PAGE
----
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Mac 911: A wild Wi-Fi ride to hunt a pesky set of problems

Glenn Fleishman | April 6, 2015
There's no technology simultaneously more useful and frustrating than Wi-Fi. Wireless local area networking shouldn't be rocket science at this point, even though it involves fiendish calculations and increasingly sophisticated physics.

It's impossible without a spectrum analyzer or specialized sniffing software to see what's truly happening in these bands, but you can get a survey of what other Wi-Fi networks are present with Apple's built-in Wireless Diagnostics in OS X or the free iStumbler. Apple's program can be launched by holding down Option, selecting the Wi-Fi menu, and choosing Wireless Diagnostics. Then pick Scan from the Windows menu.

Split the 2.4 GHz and 5 GHz band. Nearly all modern 802.11n and 802.11ac routers, those using the latest two Wi-Fi specifications, accept connections simultaneously over both frequency bands using the same network name. However, you can create unique network names. This lets you force a computer or mobile device to connect to 5 GHz, which might be preferable to reduce interference or produce higher throughput.

In AirPort Utility, select a base station, click Edit, click the Wireless tab, and then click Wireless Options. Check the 5 GHz Network Name, and enter a unique name. Click Save and then Update, and the base station restarts. Now choose the 5 GHz network name from any devices you want to force onto the 5 GHz network, and remove the original network name.

In iOS, tap the i button next to the network you want to remove, and then tap Forget This Network. Confirm by tapping Forget. In OS X, in Network Preferences, select the Wi-Fi adapter, click Advanced, select the network in the Preferred Networks list, and then click the - (the minus sign) and confirm by clicking Remove. Click OK, and then click Apply.

You can also use AirPort Utility to see what band and at what speed any given device has connected. Click a base station, hover over a name in the Wireless Client lists, and you'll get a popover. The PHY label will say b/g/n for 2.4 GHz and a/n or a/n/ac for 5 GHz.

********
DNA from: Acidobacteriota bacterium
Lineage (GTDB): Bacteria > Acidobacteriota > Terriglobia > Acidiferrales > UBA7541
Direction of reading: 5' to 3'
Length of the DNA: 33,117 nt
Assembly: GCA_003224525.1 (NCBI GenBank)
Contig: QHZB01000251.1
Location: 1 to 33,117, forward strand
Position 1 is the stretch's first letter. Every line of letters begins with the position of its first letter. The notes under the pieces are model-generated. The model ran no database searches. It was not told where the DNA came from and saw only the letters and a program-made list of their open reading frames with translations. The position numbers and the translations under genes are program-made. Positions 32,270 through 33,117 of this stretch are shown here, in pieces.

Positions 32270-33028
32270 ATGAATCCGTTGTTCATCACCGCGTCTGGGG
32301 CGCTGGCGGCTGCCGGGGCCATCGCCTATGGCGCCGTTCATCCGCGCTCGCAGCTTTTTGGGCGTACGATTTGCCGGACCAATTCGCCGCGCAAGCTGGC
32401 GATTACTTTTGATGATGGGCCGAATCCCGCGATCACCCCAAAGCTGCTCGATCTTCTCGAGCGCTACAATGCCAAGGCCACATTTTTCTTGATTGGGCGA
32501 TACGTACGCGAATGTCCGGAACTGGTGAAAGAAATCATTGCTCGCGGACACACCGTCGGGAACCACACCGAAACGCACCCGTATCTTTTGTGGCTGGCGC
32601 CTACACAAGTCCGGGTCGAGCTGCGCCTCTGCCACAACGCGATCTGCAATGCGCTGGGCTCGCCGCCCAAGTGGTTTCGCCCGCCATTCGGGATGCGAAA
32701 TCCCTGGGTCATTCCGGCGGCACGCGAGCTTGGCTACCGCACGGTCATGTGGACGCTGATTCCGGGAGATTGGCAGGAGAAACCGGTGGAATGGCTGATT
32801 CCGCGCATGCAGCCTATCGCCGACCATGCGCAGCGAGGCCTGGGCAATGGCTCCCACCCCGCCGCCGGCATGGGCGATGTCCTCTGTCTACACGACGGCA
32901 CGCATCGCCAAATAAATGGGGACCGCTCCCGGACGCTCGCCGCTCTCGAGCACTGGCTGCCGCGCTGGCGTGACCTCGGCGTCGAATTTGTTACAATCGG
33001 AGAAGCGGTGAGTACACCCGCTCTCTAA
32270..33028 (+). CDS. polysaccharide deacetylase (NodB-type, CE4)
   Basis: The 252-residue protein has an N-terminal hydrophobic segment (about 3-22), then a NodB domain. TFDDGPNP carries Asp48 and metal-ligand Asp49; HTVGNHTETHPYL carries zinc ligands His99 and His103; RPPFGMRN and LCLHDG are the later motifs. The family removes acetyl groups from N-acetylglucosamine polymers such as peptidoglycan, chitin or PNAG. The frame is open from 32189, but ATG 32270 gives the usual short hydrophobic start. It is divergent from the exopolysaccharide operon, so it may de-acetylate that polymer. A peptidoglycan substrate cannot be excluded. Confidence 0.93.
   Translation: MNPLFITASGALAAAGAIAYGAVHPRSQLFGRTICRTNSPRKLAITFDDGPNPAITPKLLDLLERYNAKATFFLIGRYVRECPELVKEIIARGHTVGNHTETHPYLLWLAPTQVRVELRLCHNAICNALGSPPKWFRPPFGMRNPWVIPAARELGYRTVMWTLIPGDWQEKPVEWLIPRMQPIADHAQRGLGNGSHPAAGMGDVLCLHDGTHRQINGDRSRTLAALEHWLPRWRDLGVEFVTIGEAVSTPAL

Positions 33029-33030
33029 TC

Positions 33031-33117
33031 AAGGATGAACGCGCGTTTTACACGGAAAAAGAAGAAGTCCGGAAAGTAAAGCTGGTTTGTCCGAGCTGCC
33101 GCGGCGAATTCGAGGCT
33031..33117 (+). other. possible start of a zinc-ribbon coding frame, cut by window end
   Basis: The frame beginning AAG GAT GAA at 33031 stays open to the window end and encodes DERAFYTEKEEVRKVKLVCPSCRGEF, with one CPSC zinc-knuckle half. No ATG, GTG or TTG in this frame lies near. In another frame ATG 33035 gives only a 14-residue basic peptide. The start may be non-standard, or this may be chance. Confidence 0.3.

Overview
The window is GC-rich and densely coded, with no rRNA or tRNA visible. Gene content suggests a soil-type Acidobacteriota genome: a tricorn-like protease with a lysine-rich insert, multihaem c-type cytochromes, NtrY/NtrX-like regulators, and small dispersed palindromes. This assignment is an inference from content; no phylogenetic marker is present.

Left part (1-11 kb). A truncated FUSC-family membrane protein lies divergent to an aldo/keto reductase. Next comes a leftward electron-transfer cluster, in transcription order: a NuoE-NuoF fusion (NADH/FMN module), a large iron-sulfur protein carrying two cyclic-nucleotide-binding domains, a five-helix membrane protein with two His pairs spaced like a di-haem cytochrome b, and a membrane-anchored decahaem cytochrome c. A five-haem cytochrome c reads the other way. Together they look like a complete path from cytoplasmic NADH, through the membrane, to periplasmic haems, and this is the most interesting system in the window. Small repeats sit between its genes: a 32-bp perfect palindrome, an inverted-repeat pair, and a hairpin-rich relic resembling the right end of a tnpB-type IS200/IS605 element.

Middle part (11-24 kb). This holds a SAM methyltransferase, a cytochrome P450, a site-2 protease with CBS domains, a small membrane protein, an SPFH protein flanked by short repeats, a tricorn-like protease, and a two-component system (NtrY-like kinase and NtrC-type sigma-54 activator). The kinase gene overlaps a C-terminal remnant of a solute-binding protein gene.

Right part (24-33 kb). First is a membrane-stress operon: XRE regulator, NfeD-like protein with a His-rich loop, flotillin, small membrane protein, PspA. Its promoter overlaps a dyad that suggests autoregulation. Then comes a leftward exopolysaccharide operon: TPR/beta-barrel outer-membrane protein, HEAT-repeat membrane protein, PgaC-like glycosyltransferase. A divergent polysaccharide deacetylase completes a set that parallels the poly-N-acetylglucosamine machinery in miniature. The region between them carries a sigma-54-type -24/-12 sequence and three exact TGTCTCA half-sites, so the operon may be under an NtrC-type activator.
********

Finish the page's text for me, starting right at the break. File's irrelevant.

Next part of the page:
Make sure your ethernet cables aren't twisted or degraded. A bad or failing cable can still work — it's not an all or nothing proposition. But you'll see strangely low or inconsistent rates. Examine your cables between a broadband modem and a router, and if you have a spare, try swapping out cables to see if your problems disappear. This has solved some baffling consistency issues for me after all else has failed. (Also, you need what is called Category 5E or Category 6 cabling — Cat5E and Cat6 for short. Monoprice sells a 7-foot Cat6 ethernet cable for $1.67, for instance. Older "Cat5" will generally work, but it's not guaranteed to be up to the task, especially over longer runs.)

With multiple base stations, make sure they're all using the same security. In troubleshooting Aaron's mystery, I may have solved one of my own. We have three base stations in my modestly sized house in order to fill in poor coverage areas at opposite ends of our partly finished basement. The automatic handoff (roaming), that's supposed to work seamlessly, fails frequently.

 

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